Short-selling data still falls short

When it comes to short-selling disclosure in the stock market, the goal is to provide investors with a realistic and fairly accurate picture of how widespread the activity is and by extension a handle on the level of bearish sentiment either in individual stocks or the market as a whole.

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Guanyu 道 said…
Short-selling data still falls short

R Sivanithy
14 March 2014

When it comes to short-selling disclosure in the stock market, the goal is to provide investors with a realistic and fairly accurate picture of how widespread the activity is and by extension a handle on the level of bearish sentiment either in individual stocks or the market as a whole.

To this end, Singapore Exchange (SGX) in March last year required trades which are short sales to be marked as such. The exchange then compiles this information in a report that is issued the following morning before the market opens.

As a follow-up to this marking of sell orders, the authorities last month proposed the implementation of aggregate position reporting and disclosure of significant individual short positions beyond a threshold that is yet to be determined.

The 2013 move and latest proposals represent an advancement over where the market was a few years ago, when there was absolutely no information at all on shorting activity and investors had to rely purely on speculation and hearsay.

The problem is that even after the recent proposals are implemented, the picture conveyed is still not as good as it could be. As always with disclosure, there is considerable room for improvement.

First, even though dealers are obliged to mark their short trades when they are entered, some have reported that when prices are moving quickly or when clients ring and demand swift execution, this requirement is ignored because time is of the essence. This means that the daily reports could understate the number of trades marked as short and that this discrepancy could be greatest when the market is hot and volatile, which is arguably precisely when accurate figures are needed.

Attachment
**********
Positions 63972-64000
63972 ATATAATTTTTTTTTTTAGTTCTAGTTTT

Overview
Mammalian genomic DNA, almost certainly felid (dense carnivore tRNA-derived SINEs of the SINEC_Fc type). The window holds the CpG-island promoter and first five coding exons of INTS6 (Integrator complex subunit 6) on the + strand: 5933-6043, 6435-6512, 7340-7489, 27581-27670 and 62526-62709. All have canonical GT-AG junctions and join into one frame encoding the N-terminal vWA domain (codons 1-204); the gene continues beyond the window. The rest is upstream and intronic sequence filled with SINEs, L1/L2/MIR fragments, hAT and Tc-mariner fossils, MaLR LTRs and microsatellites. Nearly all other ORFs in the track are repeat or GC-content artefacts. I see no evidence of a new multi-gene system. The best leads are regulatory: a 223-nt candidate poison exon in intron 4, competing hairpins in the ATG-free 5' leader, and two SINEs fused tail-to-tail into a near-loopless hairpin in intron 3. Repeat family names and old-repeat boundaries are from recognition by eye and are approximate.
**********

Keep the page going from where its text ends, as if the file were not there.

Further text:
Second, there is only limited value in publishing the report the following day as traders would not be able to easily correlate the figures to see how much of volume done in either an individual stock or the whole market was due to short selling.

Third and possibly most important is to note SGX has cautioned on its Web page that information gleaned from the marking of short sales data may not reflect outstanding shorts because it would include trades which have since been squared off by offsetting buy trades.

What this means is that as things stand today, not only is SGX’s short summary released a day late, it may be understated and does not properly show outstanding positions. In other words, it only offers a very rough gauge of bearish sentiment and could be of questionable value.

To compensate for all these limitations, the exchange should append a twice-daily scrip borrowing/lending (SBL) summary to give investors a fuller picture of which stocks have been lent out, most probably for shorting. The first report should be at midday, followed by the full-day summary as soon after 5.10pm as possible.

The starting point for collating this information should be SGX’s own SBL business. According to its website, there are about 600 securities eligible for borrowing and lending, and 11,600 participating investors lending through SBL to 18 financial institutions.

When studying SBL disclosure, guidance should come from the Hong Kong model, where only designated securities, that is stocks for which scrip can be borrowed, can be shorted.

The designated list is revised every quarter and currently contains 695 stocks. Among the requirements for designation is a market capitalisation of at least HK$3 billion (presumably to protect small-cap stocks from falling victim to shorting) and an aggregate turnover during the preceding 12 months to market capitalisation ratio of more than 50 per cent.

The HK exchange publishes two short-selling reports every day so investors can keep close tabs on trends and changes in short positions. Whether or not these reports are useful is of course debatable, but at least there is some assurance that the data is as accurate as possible.
Guanyu 道 said…
The same consideration should apply here, given that the present practice, even after being enhanced by the new proposals, may not paint an accurate or useful enough picture.

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